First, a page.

The finance minister concluded with the statement, “I am happy to announce that government has accepted the principle of ‘One Rank One Pension’ for the defence forces.” He estimated the budgetary requirement for the next financial year to be Rs 500 crore and as an “earnest of the UPA government’s commitment” proposed to transfer this sum this year itself. Such display of commitment merely endorses guilt for past unkept promises.
Whilst many of those adorning the benches who mechanically thumped their tables on this announcement may not have really understood the import of the finance minister’s words, the defence minister would surely have been alive not only to every word spoken but, more importantly, to what was unsaid. That he has been unable or unwilling to rein in his bureaucracy and let the situation come to this sorry pass is a story for another day.
It is no surprise that with this background, the finance minister’s announcement of OROP is being taken with the proverbial pinch of salt, as is his earnest commitment to transfer money this year, because not only is there a huge gap between “acceptance in principle” and actual implementation, but also because the amount so magnanimously earmarked is nowhere near annual figures for the OROP estimated by the ministry itself.
If one were to look objectively at the various unresolved issues flowing from the fourth, fifth and sixth pay commissions and the dogged battles that the defence ministry has fought in courts to deny the affected veterans their legitimate dues, the only conclusion that one can draw is that the announcement of the finance minister was divorced from any genuine concern for the welfare of the soldier and aimed solely at the forthcoming battle at the hustings. The current gaping trust deficit between the State and the veteran soldier must cause all political and national security pundits serious concern.
But the story does not end here. In a windfall announcement a few days later, the chief minister of Haryana announced a steep hike in the grant of monetary benefits to the recipients of gallantry and other medals and enhanced financial assistance for World War II veterans, their widows, and ex-servicemen and their widows. Not to be left behind, soon thereafter the chief minister of Himachal Pradesh announced the setting up of a war museum where busts of soldiers who had won prestigious medals right from the British era till recent times would be installed. He further said that the names of martyred soldiers belonging to the state would also be displayed in the museum so that the younger generation comes to know about their valour.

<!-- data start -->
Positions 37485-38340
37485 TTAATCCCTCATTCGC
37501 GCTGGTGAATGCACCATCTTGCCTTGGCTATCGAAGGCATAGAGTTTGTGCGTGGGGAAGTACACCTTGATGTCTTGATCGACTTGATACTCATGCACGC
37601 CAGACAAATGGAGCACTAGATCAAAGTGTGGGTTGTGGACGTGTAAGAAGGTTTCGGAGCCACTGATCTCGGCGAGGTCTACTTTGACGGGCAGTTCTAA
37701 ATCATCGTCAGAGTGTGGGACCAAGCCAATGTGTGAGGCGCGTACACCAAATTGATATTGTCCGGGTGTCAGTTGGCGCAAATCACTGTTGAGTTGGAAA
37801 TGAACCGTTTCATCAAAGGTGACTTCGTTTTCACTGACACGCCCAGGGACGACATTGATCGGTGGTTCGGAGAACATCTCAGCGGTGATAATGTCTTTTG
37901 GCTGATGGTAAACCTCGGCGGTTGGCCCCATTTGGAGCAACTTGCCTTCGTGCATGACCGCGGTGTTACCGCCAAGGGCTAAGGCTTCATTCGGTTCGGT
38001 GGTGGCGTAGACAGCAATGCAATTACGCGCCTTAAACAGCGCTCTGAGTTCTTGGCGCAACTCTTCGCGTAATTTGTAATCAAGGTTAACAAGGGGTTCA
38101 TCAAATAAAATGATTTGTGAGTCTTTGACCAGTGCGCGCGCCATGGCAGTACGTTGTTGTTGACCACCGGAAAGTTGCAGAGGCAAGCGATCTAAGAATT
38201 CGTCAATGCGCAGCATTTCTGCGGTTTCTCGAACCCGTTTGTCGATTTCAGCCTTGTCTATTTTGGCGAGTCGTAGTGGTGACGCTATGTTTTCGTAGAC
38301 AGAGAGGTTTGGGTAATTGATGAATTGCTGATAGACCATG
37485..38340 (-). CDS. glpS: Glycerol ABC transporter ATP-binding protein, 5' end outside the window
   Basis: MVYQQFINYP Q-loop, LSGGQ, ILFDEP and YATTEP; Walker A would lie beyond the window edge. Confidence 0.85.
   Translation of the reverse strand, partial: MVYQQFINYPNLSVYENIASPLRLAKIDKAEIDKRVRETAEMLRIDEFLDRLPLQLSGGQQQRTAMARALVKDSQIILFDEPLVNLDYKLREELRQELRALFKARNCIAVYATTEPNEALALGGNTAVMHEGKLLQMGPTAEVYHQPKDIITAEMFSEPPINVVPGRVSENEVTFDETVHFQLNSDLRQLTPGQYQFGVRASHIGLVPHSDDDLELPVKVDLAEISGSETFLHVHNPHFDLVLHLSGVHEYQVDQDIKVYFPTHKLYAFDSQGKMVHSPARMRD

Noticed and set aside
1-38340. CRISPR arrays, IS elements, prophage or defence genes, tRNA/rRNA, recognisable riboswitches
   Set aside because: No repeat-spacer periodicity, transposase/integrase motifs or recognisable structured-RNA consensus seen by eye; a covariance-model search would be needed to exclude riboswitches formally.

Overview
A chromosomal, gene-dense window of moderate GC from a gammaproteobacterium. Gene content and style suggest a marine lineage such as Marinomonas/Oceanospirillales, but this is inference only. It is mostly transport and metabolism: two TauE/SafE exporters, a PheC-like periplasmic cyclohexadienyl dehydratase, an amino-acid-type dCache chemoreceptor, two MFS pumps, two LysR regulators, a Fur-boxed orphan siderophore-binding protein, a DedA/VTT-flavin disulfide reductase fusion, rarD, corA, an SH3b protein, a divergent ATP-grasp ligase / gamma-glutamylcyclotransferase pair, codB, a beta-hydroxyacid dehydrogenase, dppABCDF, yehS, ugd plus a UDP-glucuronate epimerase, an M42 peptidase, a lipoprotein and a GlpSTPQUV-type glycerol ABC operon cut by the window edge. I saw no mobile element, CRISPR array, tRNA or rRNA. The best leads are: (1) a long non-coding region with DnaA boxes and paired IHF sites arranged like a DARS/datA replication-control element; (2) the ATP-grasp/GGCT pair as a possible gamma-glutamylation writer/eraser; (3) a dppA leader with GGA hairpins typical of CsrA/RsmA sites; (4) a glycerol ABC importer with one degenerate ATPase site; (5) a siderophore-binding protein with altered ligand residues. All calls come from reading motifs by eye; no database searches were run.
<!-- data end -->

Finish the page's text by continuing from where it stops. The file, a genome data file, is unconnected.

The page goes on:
Viewed from the perspective of a veteran, this bountiful generosity is not being showered because of any great love for the profession of arms or in recognition of the sacrifice soldiers continue to make. These are mere political moves in the shadow of the elections and it is difficult to avoid the conclusion that in another dubious first in the history of Indian electoral politics the uniformed fraternity is being co-opted into the unique vote-bank system that has become the hallmark of Indian democracy.
In his book, The Soldier and the State, that has become the standard in professional and academic discourse, the political scientist, Samuel P. Huntington, suggests two types of civil-military relations in theory. In the subjective control model, the military is closely integrated with and participates in the political and social system, but its professionalism is minimal. Alternatively, in the objective control model, the respective political and military leaders focus on their areas of expertise with the military remaining separate from the political system. There is a clear division of labour resulting in maximized military professionalism. Whilst Huntington showed preference for the latter model, he was aware that in the United States of America the military and civilian government operate somewhere in between. There are other scholars who differ with this theory and argue that the best relationship between the civilian and military is one in which both cooperate and collaborate, but the military remains subordinate to civilians. That such a debate continues in the US as newer security challenges emerge signifies the strength of a vibrant democracy where national security institutions respect and have abiding trust and faith in one another and are willing to discuss and debate the changing dynamics of their relationship.
Unlike the US, our system remains fixated on a compartmentalized model. Faced as we are with unresolved border issues and complex external security challenges, an engagement within our security institutions for a preferred model is long overdue, but this needs mutual institutional faith and trust. Instead, we are on the verge of introducing a destructive and self-defeating variable of vote -bank politics into this challenging issue of civil-military relationship. It is still not too late for our political leaders to take a deep breath and step back.